We're not so different, you and I. In another time, another place, I might have called you friend!
Two characters who seem radically different turn out to have more in common than they would like to believe.
As a good thing, the frequent resolution of an Enemy Mine
or Locked in a Freezer
plot: two enemies learn that there is more that unites them
than divides them. The punch line to about 50% of plots in an Odd Couple
or Odd Friendship
As a bad thing, the realization that our hero is really just a hair's breadth away from villainy. In these cases, it's almost always the villain
who is the first to notice: our hero has him cornered and even seems to relish
the prospect of finally ridding himself of his nemesis, and the villain deftly points out, "We're not so different after all." The hero realizes how close he is to crossing the line, and spares the villain
(though every once in a great while, he'll decide that it's worth crossing the line, off the villain anyway, and then have several episodes of moral anguish over the darkness in his soul: see Shoot the Dog
). Especially common when the villain is the hero's Evil Counterpart
Also a bad thing when the bad guy points it out after the hero has bested him through questionable tactics. Often followed by the hero's hysterical protests along the lines of, "I'm not like you! I'll never be like you!" Occasionally followed by the hero's observation that they are different, because of some other aspect that the opponent overlooked or intentionally ignored. However, the hero sometimes has some snappier comeback, like "You noticed?" or "That's why I can beat you," and worries about the differences later - or a comment that the dog that protects the flock is a very close relative of the wolf that ravages it. Then again, a simple "shut up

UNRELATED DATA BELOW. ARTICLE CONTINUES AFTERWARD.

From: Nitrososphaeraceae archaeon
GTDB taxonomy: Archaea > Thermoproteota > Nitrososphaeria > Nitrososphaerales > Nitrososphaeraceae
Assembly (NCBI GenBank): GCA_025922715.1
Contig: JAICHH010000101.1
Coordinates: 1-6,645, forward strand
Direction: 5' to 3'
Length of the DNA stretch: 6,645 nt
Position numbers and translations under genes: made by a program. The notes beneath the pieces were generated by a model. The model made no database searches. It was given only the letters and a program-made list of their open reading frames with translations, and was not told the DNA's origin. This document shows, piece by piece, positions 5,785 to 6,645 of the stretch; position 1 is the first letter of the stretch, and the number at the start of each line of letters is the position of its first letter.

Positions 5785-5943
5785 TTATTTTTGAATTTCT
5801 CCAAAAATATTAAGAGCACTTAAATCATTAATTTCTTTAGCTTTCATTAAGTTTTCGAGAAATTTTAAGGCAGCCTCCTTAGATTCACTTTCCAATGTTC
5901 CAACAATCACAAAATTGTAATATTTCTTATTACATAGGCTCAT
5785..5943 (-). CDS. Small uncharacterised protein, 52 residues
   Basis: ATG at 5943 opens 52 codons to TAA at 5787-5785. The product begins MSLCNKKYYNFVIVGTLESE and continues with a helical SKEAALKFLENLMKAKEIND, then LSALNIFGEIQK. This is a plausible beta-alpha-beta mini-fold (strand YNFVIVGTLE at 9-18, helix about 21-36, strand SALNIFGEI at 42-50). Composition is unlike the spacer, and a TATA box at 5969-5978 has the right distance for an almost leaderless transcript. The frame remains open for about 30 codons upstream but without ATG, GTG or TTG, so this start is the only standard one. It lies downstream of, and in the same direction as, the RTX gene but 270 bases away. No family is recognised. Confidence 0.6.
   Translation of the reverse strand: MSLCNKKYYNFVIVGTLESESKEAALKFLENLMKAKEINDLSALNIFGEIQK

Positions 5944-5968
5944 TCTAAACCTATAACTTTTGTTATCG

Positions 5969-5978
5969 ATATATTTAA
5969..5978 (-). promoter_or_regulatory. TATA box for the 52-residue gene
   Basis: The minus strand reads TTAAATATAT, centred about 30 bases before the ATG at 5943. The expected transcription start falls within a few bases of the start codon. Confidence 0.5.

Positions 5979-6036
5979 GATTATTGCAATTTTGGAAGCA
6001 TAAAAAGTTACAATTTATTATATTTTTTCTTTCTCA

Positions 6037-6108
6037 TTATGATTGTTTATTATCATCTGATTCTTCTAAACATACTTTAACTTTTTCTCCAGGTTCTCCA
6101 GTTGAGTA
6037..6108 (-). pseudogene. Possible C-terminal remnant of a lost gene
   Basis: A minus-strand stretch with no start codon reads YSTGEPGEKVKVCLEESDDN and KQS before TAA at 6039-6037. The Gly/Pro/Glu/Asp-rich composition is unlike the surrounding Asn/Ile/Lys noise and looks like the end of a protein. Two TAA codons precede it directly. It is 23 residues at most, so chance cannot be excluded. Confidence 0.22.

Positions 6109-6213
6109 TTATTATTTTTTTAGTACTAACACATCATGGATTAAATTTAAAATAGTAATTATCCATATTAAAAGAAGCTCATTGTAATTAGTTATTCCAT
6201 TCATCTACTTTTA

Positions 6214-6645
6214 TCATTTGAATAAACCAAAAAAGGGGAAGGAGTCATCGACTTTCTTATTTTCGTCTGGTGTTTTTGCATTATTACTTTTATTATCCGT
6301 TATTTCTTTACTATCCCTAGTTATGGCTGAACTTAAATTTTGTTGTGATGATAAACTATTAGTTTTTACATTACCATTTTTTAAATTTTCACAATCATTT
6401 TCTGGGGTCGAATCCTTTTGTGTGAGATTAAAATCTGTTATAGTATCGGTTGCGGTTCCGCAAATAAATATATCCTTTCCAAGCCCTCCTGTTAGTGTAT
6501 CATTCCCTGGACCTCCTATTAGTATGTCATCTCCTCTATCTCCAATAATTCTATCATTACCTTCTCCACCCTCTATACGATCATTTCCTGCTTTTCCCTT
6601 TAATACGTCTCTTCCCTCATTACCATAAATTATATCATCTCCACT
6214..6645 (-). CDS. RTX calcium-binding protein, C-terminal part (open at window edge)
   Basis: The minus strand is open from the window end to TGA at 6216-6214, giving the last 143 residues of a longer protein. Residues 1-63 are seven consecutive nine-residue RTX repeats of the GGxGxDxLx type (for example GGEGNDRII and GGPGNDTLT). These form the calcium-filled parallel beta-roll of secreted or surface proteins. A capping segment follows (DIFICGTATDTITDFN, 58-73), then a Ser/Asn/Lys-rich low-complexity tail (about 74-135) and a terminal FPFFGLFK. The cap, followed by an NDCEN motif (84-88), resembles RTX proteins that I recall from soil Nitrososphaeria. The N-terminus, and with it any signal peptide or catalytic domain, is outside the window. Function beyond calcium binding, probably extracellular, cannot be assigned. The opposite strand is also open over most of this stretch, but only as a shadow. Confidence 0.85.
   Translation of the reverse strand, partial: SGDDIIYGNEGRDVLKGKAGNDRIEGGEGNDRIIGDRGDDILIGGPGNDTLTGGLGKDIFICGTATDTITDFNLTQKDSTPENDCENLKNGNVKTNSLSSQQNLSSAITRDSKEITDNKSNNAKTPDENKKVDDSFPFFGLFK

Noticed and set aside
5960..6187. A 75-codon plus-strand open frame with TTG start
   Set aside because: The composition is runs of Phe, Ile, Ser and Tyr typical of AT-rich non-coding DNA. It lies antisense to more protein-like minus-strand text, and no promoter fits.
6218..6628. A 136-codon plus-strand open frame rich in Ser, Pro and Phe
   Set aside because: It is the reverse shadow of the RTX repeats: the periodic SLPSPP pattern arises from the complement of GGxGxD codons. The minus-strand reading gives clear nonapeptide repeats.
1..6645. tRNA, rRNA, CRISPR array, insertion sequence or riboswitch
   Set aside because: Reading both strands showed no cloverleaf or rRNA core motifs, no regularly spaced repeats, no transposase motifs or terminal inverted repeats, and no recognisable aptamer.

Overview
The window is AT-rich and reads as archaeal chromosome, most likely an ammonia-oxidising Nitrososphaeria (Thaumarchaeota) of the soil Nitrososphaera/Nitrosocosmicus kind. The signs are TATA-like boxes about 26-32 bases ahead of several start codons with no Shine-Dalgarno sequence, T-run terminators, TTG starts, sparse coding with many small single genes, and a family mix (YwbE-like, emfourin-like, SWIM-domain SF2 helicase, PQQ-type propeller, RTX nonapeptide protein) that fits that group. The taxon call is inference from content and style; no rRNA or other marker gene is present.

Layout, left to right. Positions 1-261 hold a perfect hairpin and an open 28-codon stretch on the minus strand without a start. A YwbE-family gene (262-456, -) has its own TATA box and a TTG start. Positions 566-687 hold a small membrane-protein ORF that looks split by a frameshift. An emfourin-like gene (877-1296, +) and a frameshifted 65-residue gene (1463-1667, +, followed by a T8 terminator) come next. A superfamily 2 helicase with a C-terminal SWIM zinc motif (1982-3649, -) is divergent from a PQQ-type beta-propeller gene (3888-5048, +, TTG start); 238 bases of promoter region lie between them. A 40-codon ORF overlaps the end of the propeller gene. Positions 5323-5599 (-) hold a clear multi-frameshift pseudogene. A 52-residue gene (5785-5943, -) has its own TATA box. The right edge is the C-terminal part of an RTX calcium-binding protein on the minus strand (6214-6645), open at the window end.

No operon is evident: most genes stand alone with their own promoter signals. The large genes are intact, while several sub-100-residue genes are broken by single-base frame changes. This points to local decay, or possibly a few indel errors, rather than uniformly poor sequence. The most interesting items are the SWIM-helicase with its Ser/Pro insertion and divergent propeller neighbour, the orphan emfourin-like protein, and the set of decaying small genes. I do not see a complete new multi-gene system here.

" can work wonders. Another common rebuttal might be for the hero to acknowledge that they share some similarities, but are sufficiently different where it counts
; not all similarities are equal.
When the villain who believes this also believes that the hero denies it because he is a Slave to PR
, he often sets up What You Are in the Dark
to get the hero to act like it. The failure rate for this approach is...high.
Please note when heroes use this to confront a Well-Intentioned Extremist
or a Knight Templar
as to call them out.
Being compared to their enemy will often trigger their Berserk Button
Sometimes goes hand-in-hand with a Double Aesop
, You Could Have Used Your Powers for Good
/ Evil, We Can Rule Together
, or He Who Fights Monsters
. Can also be phrased, "You would have made a good thief / assassin
/ Troper / Wikipedian
If the audience notices this yet no one else does than that meant that the story either has a Designated Hero
or Designated Villain
Compare Your Approval Fills Me with Shame
, where the villain outright compliments the hero on his Dirty Business
Compare and contrast Sympathy for the Devil
and Sympathy for the Hero
. Sometimes, the difference is only that the heroes are A Lighter Shade of Grey
. Hitler Ate Sugar
is when this trope becomes a logical fallacy based on the idea that sharing any
similarity with someone 'evil', no matter how minor, makes the sharer just as evil. This trope also happens to be a staple of many a Break Them by Talking
. Can also come with much Foe Yay
Contrast Commonality Connection